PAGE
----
California officers face protest while trying to oust alleged squatters from state-owned homes: report


Protesters clashed with California Highway Patrol (CHP) officers Wednesday night after authorities removed and detained alleged squatters who occupied several vacant homes in Los Angeles, according to reports.

CHP officers, many in riot gear, responded to at least one vacant home owned by the California Department of Transportation (Caltrans) in El Sereno, a neighborhood about six miles northwest of downtown L.A., reports said.

As evictions got underway, a large group of protesters crowded the law-enforcement officers, FOX 11 of Los Angeles reported.

At least one video on social media appeared to show protesters clashing with authorities. Another clip allegedly showed the demonstrators slowly walking toward a line of retreating CHP officers as many shouted, “Move, b—-! Get out the way!”

Earlier in the day, members of Reclaim and Rebuild Our Community said they moved into several of the state-owned homes, which were purchased by Caltrans.

“I come here in a good way,” Iris Ge Anda of the group told KNBC-TV of Los Angeles. “Just seeking some safe shelter for me and my family.”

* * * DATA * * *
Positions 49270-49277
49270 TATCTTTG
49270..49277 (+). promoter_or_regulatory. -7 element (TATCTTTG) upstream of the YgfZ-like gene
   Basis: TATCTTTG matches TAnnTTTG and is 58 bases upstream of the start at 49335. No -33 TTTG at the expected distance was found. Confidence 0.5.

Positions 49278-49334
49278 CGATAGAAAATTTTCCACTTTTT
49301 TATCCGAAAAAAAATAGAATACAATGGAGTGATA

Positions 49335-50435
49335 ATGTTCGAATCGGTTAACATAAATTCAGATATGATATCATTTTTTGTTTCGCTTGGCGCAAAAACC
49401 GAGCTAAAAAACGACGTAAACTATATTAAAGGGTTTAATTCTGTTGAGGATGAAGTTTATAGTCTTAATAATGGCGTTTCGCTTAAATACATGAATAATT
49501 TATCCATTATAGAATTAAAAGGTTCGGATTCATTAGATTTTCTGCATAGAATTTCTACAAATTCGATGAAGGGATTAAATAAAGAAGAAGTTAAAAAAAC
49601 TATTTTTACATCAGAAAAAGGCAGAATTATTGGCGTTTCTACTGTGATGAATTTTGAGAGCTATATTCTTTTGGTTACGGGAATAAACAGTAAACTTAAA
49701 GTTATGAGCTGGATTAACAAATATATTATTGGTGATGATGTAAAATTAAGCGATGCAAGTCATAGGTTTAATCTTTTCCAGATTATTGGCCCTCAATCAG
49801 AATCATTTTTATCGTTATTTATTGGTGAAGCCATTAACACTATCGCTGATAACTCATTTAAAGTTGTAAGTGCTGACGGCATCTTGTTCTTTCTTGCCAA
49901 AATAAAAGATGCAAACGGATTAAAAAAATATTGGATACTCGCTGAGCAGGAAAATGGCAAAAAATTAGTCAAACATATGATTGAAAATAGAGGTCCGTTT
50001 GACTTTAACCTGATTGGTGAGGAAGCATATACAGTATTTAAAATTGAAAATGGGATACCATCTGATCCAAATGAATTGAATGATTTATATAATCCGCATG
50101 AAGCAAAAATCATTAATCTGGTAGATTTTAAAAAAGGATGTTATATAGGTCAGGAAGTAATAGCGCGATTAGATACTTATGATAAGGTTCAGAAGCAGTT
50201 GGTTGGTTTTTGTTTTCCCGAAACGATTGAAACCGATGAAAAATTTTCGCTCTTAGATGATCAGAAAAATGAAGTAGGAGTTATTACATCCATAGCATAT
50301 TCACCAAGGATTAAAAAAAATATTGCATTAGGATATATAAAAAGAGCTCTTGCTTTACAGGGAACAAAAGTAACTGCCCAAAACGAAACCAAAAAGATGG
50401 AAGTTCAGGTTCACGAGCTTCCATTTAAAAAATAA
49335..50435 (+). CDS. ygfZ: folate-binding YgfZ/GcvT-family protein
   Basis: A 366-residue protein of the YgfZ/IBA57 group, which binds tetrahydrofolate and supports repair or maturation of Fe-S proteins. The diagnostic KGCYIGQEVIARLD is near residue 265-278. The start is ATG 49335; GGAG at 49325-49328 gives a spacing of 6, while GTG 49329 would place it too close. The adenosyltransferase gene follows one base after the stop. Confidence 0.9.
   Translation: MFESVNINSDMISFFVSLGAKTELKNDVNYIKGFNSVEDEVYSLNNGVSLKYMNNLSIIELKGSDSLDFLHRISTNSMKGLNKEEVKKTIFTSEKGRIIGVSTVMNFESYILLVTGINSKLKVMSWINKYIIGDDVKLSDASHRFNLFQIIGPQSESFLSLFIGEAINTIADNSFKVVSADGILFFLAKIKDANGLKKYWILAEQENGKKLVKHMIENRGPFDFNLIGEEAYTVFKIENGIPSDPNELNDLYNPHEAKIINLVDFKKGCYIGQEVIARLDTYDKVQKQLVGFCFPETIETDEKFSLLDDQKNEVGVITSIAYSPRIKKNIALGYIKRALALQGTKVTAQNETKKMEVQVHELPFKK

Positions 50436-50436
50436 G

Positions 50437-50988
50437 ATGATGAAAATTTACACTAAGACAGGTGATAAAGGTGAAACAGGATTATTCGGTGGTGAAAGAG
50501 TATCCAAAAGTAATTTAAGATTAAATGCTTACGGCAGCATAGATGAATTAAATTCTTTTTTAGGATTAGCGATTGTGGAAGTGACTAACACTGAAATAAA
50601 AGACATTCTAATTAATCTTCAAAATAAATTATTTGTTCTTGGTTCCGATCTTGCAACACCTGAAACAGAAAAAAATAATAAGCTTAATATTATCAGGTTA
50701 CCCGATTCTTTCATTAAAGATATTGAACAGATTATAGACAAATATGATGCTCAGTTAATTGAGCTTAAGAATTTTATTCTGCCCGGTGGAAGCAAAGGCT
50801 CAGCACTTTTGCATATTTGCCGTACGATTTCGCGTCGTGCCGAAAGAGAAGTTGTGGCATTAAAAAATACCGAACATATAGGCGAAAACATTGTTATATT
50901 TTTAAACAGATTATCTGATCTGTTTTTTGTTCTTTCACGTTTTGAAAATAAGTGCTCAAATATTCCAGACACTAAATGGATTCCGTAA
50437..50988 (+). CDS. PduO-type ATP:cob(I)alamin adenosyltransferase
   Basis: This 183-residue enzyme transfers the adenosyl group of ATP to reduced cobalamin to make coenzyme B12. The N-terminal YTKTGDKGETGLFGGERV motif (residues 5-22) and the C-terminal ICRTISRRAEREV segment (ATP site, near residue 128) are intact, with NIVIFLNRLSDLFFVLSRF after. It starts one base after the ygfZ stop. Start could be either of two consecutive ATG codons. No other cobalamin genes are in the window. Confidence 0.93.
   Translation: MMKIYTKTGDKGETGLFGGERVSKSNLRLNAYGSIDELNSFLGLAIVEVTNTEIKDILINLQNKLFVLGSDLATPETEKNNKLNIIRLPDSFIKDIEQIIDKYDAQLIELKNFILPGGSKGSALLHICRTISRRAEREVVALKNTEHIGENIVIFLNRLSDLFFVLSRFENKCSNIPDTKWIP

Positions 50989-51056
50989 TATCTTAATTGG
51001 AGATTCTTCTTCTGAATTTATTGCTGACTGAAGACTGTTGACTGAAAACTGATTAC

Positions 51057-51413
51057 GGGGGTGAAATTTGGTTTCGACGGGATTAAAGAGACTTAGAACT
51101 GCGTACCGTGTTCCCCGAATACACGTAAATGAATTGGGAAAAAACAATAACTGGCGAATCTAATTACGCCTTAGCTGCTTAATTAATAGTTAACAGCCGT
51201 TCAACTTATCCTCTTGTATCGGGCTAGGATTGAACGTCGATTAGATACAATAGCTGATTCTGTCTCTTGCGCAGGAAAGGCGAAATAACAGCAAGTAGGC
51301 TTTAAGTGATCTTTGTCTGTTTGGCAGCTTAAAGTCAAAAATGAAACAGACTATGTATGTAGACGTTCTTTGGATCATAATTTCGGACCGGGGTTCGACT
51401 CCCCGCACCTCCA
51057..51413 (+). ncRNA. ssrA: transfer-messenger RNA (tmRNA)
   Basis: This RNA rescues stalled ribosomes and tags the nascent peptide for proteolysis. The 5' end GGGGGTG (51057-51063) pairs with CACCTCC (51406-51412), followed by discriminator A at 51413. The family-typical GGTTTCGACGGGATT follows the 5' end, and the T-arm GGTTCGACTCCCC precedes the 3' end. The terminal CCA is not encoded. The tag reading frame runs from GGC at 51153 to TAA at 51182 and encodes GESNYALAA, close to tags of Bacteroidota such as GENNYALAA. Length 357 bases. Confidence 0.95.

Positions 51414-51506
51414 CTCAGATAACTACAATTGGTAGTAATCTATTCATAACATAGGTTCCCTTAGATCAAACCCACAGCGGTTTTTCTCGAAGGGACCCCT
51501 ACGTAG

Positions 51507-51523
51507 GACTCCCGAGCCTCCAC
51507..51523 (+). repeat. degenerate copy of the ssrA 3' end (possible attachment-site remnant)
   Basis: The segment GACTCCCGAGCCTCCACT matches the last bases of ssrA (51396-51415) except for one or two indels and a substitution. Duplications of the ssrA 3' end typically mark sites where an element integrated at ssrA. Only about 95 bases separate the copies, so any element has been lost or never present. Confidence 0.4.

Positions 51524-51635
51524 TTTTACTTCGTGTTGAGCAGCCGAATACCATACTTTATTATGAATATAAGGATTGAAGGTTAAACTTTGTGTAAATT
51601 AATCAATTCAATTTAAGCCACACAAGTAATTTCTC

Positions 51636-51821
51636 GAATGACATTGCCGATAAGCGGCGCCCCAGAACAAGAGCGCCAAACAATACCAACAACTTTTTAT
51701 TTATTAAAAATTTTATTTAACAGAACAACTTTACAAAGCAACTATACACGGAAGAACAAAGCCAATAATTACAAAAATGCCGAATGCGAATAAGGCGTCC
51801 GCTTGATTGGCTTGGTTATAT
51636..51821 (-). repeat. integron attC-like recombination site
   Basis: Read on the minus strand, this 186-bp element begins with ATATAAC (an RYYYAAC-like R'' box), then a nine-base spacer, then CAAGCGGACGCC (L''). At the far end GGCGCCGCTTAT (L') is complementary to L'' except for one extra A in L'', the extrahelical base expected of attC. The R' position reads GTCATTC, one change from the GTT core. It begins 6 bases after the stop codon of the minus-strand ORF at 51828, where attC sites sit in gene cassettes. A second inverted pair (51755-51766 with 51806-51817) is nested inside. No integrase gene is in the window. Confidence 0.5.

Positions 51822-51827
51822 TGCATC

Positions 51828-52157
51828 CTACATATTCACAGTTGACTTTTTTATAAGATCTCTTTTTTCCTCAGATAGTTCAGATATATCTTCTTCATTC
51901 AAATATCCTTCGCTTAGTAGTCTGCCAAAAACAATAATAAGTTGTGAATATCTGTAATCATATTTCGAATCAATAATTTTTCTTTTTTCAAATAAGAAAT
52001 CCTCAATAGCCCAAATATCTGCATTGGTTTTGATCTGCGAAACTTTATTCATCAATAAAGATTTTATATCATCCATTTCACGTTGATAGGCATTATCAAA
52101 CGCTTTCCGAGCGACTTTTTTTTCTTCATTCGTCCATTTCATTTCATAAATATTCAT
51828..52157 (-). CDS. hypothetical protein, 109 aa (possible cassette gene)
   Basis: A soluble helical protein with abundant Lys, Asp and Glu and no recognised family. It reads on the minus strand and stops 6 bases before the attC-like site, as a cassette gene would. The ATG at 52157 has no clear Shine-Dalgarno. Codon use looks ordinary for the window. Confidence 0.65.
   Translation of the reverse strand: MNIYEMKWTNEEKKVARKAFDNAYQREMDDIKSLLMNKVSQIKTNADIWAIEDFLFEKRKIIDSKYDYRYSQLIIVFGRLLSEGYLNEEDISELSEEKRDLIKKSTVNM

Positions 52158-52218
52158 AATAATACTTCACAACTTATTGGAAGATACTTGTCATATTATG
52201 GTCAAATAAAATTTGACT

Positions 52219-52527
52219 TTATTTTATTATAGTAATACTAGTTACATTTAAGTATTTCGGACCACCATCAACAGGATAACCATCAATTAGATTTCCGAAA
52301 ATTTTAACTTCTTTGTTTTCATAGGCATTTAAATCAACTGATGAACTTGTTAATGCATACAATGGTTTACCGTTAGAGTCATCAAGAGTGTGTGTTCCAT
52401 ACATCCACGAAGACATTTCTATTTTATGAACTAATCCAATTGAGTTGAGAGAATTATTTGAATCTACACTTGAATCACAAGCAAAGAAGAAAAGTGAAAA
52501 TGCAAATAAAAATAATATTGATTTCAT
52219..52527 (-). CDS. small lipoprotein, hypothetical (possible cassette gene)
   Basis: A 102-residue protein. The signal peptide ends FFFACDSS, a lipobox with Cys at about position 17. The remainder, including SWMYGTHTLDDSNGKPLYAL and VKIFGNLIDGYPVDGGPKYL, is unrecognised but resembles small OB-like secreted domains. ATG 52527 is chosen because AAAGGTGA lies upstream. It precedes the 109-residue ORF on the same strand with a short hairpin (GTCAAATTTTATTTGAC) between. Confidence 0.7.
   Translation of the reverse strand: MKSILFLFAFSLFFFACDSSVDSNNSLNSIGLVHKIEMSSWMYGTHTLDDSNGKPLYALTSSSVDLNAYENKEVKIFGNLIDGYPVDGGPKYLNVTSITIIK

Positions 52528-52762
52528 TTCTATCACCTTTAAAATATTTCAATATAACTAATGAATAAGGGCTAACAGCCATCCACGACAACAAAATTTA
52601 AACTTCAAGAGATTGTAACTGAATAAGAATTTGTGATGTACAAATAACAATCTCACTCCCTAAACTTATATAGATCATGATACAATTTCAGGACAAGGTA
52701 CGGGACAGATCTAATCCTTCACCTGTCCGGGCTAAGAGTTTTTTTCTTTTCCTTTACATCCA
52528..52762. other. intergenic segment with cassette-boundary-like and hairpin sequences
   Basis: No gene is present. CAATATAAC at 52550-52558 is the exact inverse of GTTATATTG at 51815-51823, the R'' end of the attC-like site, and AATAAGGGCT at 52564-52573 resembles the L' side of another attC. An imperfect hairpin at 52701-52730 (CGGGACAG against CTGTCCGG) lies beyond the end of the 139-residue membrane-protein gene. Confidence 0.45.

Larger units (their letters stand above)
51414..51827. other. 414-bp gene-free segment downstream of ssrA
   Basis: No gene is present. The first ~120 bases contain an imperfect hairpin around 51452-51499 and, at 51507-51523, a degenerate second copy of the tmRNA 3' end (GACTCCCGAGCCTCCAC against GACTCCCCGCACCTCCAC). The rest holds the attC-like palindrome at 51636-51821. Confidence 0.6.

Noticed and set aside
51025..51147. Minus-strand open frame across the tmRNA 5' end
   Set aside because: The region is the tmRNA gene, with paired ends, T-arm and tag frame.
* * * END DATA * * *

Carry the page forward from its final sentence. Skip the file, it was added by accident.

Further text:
The group had asked Gov. Gavin Newsom to influence Caltrans into freeing up the homes for families during the coronavirus pandemic.

While some residents criticized the decision to remove them just one day before Thanksgiving, others felt the alleged squatters were in the wrong.

“I disagree with what these people are doing. Everybody gets up goes to work,” El Sereno resident Frances Valenica said. “If they want to live somewhere, tell them to apply just like everyone else did.”

A Caltrans spokesman released a statement obtained by KNBC.

“Vacant homes along the State Route 710 that were broken into are unsafe and uninhabitable for occupants. As such, Caltrans requested the CHP remove trespassers so that the properties can be re-secured and boarded up,” the statement read, in part. “Caltrans has been working with local governments to lease several of its available properties for use as temporary emergency shelters.”